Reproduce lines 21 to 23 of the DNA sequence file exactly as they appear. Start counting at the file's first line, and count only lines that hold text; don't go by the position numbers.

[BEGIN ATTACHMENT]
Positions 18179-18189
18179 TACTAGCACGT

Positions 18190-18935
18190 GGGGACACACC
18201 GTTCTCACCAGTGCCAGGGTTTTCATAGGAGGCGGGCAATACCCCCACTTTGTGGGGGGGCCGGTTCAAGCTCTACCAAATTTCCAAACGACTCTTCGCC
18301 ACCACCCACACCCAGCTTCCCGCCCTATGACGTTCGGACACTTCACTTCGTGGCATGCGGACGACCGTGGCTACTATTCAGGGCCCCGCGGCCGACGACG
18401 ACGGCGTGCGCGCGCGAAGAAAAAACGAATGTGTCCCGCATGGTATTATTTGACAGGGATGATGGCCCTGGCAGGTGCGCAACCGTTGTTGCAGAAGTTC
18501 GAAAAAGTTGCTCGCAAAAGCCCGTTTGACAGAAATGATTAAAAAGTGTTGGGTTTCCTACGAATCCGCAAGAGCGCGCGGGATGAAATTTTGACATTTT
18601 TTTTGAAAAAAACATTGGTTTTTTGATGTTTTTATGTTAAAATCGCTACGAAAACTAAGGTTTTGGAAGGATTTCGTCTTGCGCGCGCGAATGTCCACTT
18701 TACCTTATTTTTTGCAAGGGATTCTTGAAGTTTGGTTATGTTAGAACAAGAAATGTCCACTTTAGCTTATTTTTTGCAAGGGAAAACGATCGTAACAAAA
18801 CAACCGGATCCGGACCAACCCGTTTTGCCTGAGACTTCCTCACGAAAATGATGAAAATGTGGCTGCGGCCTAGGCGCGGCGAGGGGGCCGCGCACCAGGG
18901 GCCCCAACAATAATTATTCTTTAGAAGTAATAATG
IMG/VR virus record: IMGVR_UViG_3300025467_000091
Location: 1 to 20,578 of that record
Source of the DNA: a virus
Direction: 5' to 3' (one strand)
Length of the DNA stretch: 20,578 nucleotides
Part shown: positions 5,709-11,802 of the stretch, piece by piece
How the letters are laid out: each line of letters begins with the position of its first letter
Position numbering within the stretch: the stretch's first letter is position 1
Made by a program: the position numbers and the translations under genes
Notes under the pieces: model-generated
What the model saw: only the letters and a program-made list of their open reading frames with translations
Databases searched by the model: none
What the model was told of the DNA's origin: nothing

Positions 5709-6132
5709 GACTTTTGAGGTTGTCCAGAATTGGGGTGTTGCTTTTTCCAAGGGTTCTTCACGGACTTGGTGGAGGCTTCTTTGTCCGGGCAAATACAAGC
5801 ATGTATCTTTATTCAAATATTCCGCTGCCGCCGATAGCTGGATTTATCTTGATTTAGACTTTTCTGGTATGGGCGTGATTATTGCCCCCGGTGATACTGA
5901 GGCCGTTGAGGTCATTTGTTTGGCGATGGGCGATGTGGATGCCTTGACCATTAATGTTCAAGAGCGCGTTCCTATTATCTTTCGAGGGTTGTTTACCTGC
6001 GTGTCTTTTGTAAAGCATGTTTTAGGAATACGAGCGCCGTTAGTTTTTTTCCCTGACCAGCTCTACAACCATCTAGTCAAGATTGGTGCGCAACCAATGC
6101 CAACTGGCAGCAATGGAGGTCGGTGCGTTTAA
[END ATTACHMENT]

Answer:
Made by a program: the position numbers and the translations under genes
Notes under the pieces: model-generated
What the model saw: only the letters and a program-made list of their open reading frames with translations